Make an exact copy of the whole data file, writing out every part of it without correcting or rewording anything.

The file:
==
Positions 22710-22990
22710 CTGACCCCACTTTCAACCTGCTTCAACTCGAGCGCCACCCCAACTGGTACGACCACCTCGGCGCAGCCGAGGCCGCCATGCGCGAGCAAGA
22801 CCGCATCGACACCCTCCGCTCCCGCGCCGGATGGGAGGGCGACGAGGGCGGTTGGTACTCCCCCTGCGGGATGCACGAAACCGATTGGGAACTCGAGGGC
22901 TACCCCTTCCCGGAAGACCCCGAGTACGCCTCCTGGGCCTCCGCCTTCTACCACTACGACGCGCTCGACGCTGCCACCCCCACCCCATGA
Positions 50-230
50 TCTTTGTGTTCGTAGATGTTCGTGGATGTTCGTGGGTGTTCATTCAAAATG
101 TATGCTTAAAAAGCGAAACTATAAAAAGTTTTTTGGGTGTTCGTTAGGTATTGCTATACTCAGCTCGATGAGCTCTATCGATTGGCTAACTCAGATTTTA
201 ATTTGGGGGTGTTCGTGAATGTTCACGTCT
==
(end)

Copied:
Positions 22710-22990
22710 CTGACCCCACTTTCAACCTGCTTCAACTCGAGCGCCACCCCAACTGGTACGACCACCTCGGCGCAGCCGAGGCCGCCATGCGCGAGCAAGA
22801 CCGCATCGACACCCTCCGCTCCCGCGCCGGATGGGAGGGCGACGAGGGCGGTTGGTACTCCCCCTGCGGGATGCACGAAACCGATTGGGAACTCGAGGGC
22901 TACCCCTTCCCGGAAGACCCCGAGTACGCCTCCTGGGCCTCCGCCTTCTACCACTACGACGCGCTCGACGCTGCCACCCCCACCCCATGA
Positions 50-230
50 TCTTTGTGTTCGTAGATGTTCGTGGATGTTCGTGGGTGTTCATTCAAAATG
101 TATGCTTAAAAAGCGAAACTATAAAAAGTTTTTTGGGTGTTCGTTAGGTATTGCTATACTCAGCTCGATGAGCTCTATCGATTGGCTAACTCAGATTTTA
201 ATTTGGGGGTGTTCGTGAATGTTCACGTCT